This is easier than you may think because that includes the time you’re asleep. It’s best if your “eating window” is earlier rather than later: don’t eat after dinner. Studies show “Early-Time Restricted” eating improves insulin sensitivity (which is a very good thing), blood pressure, and oxidative stress. If you also concentrate on eating cleaner (and not so much!), you’ll likely lose significant weight. (Here are other recent studies.)

That’s what I did. It’s not a rapid weight loss, but rather a long-term “change your lifestyle” process: I’ve been doing it since 2013 with only occasional breaks. Along the way there were plateaus where I’d be at the same weight for weeks to months, but I kept at it and my weight would suddenly start dropping, slowly, again.

Rather than a 12-hour eating window, one study I saw showed that while there were measurable benefits from a 12-hour window, those benefits doubled by dropping the window to 10 hours — and doubled again with an 8-hour window. What I do: my normal bedtime is midnight, so no calories after 8:00 p.m., and I don’t eat again until at least 11:00 a.m., and usually noon.

I’m perfectly happy with two meals a day during that time, usually noon and around 6:00 p.m. And that’s what caused my weight to drop the most healthy way: slowly.

My Results: Over several years of sticking too this one-two approach, I lost more than 30 pounds, bringing my weight to 168, which translates to a very healthy BMI of 21. These days my weight varies between 168 and 172, usually over the span of weeks.


Bonus Bit: Stop Eating Processed Foods

I used the phrase “food manufacturers” above. Many foods, especially in the U.S., are often made in a factory, not picked fresh and rushed to your grocer or table. Prepared dinners, bags of potatoes prepared for your air fryer (or, horrors, deep fryer!), highly flavored chips, frozen pizza, packaged mac and “cheese” (or the frankenfood disaster called “cheese food” — they can’t call it cheese, but it’s kinda like cheese so it’s “cheese food”!)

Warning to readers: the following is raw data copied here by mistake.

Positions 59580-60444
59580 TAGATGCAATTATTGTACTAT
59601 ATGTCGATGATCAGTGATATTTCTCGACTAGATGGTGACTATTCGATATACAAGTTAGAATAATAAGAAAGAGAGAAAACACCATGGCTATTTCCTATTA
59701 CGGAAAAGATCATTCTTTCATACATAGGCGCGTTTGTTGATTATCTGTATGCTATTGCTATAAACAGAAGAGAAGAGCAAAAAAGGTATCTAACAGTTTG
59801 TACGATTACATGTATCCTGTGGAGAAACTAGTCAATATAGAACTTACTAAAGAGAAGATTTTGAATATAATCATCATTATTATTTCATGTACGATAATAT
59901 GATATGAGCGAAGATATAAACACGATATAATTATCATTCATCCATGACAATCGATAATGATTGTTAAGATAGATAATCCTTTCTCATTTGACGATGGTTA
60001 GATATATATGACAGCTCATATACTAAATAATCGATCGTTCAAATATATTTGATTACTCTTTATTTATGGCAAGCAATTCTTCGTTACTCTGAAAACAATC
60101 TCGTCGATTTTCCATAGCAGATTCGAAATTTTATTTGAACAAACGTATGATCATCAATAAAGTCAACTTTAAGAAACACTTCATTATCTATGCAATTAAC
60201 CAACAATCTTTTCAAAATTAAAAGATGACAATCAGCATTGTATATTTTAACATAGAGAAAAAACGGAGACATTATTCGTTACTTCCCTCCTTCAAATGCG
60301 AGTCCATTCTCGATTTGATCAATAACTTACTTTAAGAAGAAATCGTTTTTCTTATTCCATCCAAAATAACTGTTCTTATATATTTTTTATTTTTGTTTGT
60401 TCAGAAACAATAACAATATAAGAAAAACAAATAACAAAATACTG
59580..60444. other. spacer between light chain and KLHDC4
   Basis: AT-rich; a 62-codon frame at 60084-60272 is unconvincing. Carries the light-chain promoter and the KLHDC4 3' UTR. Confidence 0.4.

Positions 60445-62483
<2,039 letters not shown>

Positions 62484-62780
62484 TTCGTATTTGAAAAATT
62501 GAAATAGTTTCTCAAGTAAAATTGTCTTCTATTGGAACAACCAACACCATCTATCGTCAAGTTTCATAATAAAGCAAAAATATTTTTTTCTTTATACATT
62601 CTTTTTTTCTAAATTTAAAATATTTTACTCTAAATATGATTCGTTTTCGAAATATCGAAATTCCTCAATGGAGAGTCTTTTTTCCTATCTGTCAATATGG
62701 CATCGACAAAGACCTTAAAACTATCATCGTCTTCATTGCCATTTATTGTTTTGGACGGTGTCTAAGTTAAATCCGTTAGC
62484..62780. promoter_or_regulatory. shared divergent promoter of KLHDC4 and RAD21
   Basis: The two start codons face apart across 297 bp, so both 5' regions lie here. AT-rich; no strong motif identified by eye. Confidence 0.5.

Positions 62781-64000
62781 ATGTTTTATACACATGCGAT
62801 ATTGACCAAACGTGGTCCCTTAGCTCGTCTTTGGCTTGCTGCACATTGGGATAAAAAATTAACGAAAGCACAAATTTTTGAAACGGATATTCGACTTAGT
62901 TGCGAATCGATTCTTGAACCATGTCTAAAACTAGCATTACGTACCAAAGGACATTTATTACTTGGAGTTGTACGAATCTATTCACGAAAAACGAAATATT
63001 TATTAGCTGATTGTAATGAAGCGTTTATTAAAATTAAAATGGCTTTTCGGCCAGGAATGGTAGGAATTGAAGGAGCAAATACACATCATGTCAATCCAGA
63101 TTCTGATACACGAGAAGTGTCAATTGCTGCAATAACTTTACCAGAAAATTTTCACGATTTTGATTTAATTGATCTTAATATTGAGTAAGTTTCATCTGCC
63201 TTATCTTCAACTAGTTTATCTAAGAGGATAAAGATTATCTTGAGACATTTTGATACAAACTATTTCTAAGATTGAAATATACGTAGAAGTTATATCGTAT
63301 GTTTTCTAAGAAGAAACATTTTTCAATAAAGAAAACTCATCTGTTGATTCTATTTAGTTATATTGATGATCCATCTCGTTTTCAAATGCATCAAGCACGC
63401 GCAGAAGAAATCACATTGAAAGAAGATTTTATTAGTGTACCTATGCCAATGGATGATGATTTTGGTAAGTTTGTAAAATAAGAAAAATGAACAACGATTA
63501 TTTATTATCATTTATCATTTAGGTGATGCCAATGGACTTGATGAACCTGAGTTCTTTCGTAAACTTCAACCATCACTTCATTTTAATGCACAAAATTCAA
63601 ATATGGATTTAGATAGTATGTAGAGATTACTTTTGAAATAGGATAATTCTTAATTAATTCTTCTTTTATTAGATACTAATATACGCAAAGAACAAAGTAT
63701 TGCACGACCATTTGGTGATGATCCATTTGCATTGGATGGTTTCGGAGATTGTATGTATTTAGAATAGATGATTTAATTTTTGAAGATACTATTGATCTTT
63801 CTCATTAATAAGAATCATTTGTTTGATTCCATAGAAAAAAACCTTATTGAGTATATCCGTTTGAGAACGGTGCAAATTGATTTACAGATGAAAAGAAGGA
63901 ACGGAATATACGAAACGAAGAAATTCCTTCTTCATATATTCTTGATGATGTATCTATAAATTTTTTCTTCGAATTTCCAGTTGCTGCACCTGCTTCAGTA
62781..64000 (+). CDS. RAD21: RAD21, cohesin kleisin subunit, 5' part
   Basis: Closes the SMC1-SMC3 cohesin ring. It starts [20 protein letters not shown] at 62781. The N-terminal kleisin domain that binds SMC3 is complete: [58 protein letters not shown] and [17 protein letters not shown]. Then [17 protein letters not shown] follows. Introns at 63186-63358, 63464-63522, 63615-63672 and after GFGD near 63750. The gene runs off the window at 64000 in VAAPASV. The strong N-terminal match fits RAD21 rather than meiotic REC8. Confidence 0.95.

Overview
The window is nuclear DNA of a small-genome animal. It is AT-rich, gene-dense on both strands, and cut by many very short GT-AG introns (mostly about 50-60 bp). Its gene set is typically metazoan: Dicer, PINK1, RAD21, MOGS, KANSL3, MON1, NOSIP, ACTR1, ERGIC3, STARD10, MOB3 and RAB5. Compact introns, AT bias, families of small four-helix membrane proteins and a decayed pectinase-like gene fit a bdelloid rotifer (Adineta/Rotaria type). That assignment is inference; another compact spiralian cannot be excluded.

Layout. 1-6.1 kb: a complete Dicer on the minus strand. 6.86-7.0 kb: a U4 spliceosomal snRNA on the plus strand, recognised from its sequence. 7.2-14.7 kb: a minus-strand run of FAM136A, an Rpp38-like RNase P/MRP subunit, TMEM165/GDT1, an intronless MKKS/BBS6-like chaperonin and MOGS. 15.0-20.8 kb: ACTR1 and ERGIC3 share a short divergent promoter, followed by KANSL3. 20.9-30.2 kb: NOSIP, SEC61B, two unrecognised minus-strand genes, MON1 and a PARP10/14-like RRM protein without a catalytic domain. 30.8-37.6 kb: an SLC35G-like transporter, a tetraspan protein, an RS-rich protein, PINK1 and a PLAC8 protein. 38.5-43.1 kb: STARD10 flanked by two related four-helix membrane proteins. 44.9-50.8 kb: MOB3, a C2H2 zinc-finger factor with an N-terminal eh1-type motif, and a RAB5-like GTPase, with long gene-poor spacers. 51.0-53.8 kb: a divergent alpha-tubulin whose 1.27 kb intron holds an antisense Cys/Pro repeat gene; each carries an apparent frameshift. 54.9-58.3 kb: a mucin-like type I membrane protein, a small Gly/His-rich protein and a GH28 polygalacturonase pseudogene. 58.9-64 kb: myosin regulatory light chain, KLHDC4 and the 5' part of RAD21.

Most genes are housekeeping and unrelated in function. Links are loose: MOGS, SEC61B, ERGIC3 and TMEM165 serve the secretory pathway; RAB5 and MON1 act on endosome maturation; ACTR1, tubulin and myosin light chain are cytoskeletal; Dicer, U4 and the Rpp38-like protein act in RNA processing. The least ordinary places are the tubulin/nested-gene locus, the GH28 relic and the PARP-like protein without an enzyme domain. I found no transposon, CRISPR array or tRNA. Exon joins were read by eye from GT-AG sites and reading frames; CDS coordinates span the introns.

For just one example, a recent report found that an additive that’s been in manufactured food since the 1960s — approved because you poop it out later unchanged, so clearly no harm, right? — may have some unnoticed effects on its way through.

Carboxymethyl cellulose (aka CMC, or “cellulose gum”) is added in food manufacturing to add bulk and shelf stability, and it’s true that it comes out essentially unchanged. But more recently, researchers studying the human intestinal biome have found CMC may contribute to “increased prevalence of an array of chronic inflammatory diseases by altering the gut microbiome and metabolome.” That’s not a good thing. And that’s just one of many, many food additives that are are “generally recognized as safe” but may not be at all good for you.

Plus, cutting out frankenfood helps you lose weight.


#3: Get Your Alcohol Intake Under Control

Like food (you have to eat!), this one seems hard because “alcohol in moderation is good for you.” And, like food, if you have an alcohol problem that’s already impacting your health, work with your doctor, telling her you’re very serious about quitting. Because for you, “under control” means stopping. Forever. Especially if you’re a jerk when you drink (e.g., about 75 percent of the obliviots in This is True stories!)

Photo: jarmoluk on Pixabay

Alcoholism isn’t necessarily any sort of moral failure: the worst of it comes from genetic variations. “The variants with strongest effect are in genes that encode the main enzymes of alcohol metabolism, ADH1B and ALDH2. These genetic factors influence the rate at which alcohol and its initial metabolic product, acetaldehyde, are metabolized.” (More)

I know it’s tougher to quit than this section makes it sound, but if you want to live longer and healthier, get any alcohol problem under control.

For those who don’t have a “problem,” having “some” because it’s “good for you” can easily tip over into “too much” that’s not. The tipping point is certainly at not more than two drinks/day for men, and one for women, but less is probably better.

How I Do It

I’m lucky in that I don’t have a genetic issue with alcohol. I like the flavor, but it’s rare for me to drink much. My consumption averages 1-2 drinks/week (not per day!), and sometimes I can go for weeks without any at all. It helps that I don’t like wine. I’ll sometimes drink beer (usually ales, actually), but it’s rare that I want more than one.

Bonus: fewer calories!


#4: Get Your Blood Pressure Under Control

I talked about this before here, in Luke Perry and Strokes — though having a stroke is only one bad outcome from high blood pressure, aka hypertension. It also is a big risk factor for coronary artery disease/heart attacks, heart failure (which is different from a heart attack), atrial fibrillation, peripheral arterial disease, vision loss, chronic kidney disease, and dementia.